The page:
KHI News Service
Mosier, an ophthalmologist and former Republican legislator, also has been serving as head of the Kansas Medicaid program and KDHE's Division of Health Care Finance.
“Susan has done an excellent job as the interim secretary,” Brownback said in a prepared statement. “Her experience, passion and leadership will serve KDHE and the people of Kansas well. I am grateful for her willingness to take on this important challenge.”
Mosier replaced Brownback's first KDHE secretary, Robert Moser, a family practice doctor who formerly headed the Greeley County Health Services. He left to take a job with the University of Kansas Hospital.
Mosier's permanent appointment must be approved by the Senate, but there is likely to be little dissent. Democrats hold only eight seats in that chamber as the opposition party and Rep. Jim Ward, one of the House Democrats most critical of Brownback, said Friday that Mosier was unobjectionable.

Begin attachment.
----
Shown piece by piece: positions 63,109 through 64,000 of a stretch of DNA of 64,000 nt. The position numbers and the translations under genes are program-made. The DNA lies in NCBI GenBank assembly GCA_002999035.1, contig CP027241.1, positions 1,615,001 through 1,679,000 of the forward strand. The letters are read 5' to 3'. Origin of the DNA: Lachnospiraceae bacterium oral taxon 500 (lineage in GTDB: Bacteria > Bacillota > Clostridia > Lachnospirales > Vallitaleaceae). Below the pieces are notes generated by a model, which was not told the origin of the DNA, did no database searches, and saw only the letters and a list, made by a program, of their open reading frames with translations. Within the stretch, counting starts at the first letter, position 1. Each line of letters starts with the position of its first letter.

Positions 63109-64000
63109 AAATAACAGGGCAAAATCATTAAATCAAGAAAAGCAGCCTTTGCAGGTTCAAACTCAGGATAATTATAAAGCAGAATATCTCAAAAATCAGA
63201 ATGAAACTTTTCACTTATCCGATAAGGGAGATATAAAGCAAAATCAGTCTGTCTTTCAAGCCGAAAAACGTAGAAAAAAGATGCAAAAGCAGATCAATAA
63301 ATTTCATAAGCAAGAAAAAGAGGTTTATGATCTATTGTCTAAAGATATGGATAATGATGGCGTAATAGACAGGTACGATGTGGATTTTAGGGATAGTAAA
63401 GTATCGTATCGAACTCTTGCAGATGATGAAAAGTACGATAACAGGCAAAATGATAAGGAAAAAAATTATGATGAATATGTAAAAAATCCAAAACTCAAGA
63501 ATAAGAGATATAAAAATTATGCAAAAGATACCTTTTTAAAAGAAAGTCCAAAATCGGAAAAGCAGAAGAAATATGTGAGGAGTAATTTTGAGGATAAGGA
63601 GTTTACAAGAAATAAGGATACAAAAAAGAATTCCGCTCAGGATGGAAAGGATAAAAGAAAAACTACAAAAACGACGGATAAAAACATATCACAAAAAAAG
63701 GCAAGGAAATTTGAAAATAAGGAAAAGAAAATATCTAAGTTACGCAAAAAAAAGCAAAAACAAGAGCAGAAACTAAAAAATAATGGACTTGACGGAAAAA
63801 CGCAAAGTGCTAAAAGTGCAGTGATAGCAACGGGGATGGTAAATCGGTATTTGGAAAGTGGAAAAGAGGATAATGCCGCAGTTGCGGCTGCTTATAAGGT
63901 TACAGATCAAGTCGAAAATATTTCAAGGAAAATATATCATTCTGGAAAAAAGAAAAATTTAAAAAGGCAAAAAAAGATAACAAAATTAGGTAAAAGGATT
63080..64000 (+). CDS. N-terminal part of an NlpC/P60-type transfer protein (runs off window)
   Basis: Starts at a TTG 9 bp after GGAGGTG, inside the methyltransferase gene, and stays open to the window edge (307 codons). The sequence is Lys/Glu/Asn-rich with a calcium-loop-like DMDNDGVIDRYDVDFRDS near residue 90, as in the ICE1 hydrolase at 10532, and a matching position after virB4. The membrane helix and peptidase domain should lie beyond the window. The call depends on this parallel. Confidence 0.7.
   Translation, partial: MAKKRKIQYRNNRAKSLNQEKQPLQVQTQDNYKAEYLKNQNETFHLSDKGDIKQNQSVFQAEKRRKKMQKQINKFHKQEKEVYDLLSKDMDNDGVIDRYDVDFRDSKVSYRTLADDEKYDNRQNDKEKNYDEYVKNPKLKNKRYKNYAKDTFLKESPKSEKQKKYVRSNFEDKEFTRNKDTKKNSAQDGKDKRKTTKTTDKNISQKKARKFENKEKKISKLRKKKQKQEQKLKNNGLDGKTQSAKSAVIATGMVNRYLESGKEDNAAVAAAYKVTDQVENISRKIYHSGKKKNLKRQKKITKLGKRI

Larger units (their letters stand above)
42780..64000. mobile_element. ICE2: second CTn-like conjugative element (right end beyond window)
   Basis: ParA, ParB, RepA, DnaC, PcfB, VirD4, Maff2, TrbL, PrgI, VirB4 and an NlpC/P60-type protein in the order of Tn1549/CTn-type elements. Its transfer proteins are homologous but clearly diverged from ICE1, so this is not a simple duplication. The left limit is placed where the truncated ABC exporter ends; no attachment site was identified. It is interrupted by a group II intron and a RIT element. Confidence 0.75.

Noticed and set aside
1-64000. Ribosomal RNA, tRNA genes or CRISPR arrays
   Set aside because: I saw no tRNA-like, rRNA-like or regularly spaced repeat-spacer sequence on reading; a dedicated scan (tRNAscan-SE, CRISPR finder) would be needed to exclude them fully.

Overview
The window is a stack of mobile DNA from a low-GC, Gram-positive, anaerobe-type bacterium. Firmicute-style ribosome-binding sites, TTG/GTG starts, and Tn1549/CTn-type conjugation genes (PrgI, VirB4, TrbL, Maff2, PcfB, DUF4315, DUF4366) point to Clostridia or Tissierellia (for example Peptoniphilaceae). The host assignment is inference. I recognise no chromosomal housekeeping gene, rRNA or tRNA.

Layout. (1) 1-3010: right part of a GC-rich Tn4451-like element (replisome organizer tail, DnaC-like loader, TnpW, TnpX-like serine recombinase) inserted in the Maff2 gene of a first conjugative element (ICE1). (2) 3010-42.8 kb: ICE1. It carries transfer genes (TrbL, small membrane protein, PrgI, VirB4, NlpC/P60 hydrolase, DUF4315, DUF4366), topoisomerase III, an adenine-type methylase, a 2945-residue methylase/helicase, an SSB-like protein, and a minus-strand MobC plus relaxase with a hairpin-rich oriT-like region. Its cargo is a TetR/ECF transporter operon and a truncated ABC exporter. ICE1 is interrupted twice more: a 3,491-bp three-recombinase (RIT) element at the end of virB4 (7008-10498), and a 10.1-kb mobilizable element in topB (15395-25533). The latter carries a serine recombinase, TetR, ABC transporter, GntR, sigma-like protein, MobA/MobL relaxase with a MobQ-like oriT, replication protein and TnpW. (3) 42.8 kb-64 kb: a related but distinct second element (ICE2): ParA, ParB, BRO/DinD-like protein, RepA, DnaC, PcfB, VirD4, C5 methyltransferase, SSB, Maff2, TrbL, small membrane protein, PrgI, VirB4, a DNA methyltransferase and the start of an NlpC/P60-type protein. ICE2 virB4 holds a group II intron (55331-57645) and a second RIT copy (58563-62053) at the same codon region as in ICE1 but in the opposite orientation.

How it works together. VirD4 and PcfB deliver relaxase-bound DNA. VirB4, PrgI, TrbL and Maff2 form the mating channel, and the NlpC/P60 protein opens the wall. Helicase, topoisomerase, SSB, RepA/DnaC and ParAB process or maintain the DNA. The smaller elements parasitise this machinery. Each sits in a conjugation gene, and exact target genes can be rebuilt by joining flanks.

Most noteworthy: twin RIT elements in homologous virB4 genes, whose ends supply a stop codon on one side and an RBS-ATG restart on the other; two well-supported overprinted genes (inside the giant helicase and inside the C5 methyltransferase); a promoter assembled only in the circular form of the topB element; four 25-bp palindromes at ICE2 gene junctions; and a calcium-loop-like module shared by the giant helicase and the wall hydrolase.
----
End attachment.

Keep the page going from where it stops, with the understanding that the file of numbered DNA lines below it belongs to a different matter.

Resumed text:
“Susan’s very competent and she will manage the policies of the governor just fine,” Ward said.
In her previous roles, Mosier helped shepherd KDHE through a complicated and controversial switch to managed care Medicaid administered by three private insurance companies that began in 2013.
The governor's ambitious goal for the privatized plan, known as KanCare, is to save the state $1 billion in Medicaid money over five years and improve health outcomes by coordinating care and not cutting benefits, eligibility or provider reimbursements.
“I am honored by the governor’s trust in me,” Mosier said after she was appointed Friday. “I am committed to the KDHE mission of protecting and improving the health and environment of all Kansans.”
Ward has pointed to the amount of money lost by the private managed care companies in KanCare's first two years as a warning that the program is unsustainable and cuts will be coming.
As the governor enters his second term, Ward said Brownback and Mosier will have "very significant issues and a lot of important things to address” when it comes to protecting the quality of life for Kansans with disabilities and other vulnerable populations.
“That all sits on her desk and his desk, and it will be interesting to see how they do that,” Ward said.